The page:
AU - Papafaklis, Michail I.

AU - Conrad, Mark F.

AU - Libby, Peter

AU - Stone, Peter H.

AU - Cambria, Richard P.

AU - Tearney, Guillermo J.

AU - Jaffer, Farouc A.

PY - 2016/9/1

Y1 - 2016/9/1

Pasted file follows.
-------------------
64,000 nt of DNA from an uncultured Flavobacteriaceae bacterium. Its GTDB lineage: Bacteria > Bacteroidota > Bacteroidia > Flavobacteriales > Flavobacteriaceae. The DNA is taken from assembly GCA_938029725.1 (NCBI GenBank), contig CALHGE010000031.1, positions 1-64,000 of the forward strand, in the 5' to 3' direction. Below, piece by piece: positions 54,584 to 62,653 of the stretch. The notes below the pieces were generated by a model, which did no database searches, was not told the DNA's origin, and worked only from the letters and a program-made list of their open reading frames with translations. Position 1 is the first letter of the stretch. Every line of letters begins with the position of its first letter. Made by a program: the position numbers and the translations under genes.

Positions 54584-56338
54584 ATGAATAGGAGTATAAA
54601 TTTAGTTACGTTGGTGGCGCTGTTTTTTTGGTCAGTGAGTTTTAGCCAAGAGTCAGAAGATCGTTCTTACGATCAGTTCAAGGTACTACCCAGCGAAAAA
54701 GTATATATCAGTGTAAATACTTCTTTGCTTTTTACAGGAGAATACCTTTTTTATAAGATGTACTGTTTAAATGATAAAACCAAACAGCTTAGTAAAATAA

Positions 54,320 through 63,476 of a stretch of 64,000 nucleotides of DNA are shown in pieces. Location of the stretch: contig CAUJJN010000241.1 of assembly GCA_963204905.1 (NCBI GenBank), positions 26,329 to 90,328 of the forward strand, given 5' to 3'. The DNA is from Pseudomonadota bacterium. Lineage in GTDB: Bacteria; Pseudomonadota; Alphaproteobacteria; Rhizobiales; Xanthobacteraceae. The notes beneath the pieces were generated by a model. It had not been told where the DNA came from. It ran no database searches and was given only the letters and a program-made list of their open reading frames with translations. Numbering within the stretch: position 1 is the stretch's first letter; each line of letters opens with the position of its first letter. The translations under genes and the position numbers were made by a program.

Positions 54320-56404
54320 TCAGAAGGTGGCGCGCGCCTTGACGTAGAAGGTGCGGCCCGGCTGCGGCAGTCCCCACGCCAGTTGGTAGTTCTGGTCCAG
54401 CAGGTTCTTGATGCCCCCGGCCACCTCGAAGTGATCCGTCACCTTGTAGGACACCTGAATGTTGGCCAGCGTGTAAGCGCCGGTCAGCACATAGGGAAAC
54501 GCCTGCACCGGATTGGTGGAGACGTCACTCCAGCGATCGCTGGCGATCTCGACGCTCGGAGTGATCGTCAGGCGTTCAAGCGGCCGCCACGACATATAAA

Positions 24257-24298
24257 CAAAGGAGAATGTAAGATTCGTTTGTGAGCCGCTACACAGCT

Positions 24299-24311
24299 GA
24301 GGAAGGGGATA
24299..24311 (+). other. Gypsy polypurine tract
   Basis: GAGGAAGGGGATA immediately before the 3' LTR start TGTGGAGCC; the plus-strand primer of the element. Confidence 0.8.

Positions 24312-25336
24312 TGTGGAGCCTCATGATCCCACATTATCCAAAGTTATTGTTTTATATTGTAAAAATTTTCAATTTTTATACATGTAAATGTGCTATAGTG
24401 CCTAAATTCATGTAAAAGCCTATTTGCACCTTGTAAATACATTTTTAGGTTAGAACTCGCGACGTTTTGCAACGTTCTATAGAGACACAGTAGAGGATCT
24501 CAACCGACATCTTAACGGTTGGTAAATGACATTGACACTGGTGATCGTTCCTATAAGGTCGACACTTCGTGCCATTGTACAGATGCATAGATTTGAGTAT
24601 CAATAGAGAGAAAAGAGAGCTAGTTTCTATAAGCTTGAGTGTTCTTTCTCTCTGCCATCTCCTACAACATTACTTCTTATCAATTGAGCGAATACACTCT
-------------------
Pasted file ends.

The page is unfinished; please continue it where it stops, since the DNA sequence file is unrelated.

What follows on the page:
N2 - Objectives This study sought to determine whether indocyanine green (ICG)–enhanced near-infrared fluorescence (NIRF) imaging can illuminate high-risk histologic plaque features of human carotid atherosclerosis, and in coronary atheroma of living swine, using intravascular NIRF-optical coherence tomography (OCT) imaging. Background New translatable imaging approaches are needed to identify high-risk biological signatures of atheroma. ICG is a U.S. Food and Drug Administration–approved NIRF imaging agent that experimentally targets plaque macrophages and lipid in areas of enhanced endothelial permeability. However, it is unknown whether ICG can target atheroma in patients. Methods Eight patients were enrolled in the BRIGHT-CEA (Indocyanine Green Fluorescence Uptake in Human Carotid Artery Plaque) trial. Five patients were injected intravenously with ICG 99 ± 25 min before clinically indicated carotid endarterectomy. Three saline-injected endarterectomy patients served as control subjects. Excised plaques underwent analysis by intravascular NIRF-OCT, reflectance imaging, microscopy, and histopathology. Next, following ICG intravenous injection, in vivo intracoronary NIRF-OCT and intravascular ultrasound imaged 3 atheroma-bearing coronary arteries of a diabetic, cholesterol-fed swine. Results ICG was well tolerated; no adverse clinical events occurred up to 30 days post-injection. Multimodal NIRF imaging including intravascular NIRF-OCT revealed that ICG accumulated in all endarterectomy specimens. Plaques from saline-injected control patients exhibited minimal NIRF signal. In the swine experiment, intracoronary NIRF-OCT identified ICG uptake in all intravascular ultrasound–identified plaques in vivo. On detailed microscopic evaluation, ICG localized to plaque areas exhibiting impaired endothelial integrity, including disrupted fibrous caps, and within areas of neovascularization. Within human plaque areas of endothelial abnormality, ICG was spatially related to localized zones of plaque macrophages and lipid, and, notably, intraplaque hemorrhage. Conclusions This study demonstrates that ICG targets human plaques exhibiting endothelial abnormalities and provides new insights into its targeting mechanisms in clinical and experimental atheroma. Intracoronary NIRF-OCT of ICG may offer a novel, clinically translatable approach to image pathobiological aspects of coronary atherosclerosis. (Indocyanine Green Fluorescence Uptake in Human Carotid Artery Plaque [BRIGHT-CEA]; NCT01873716)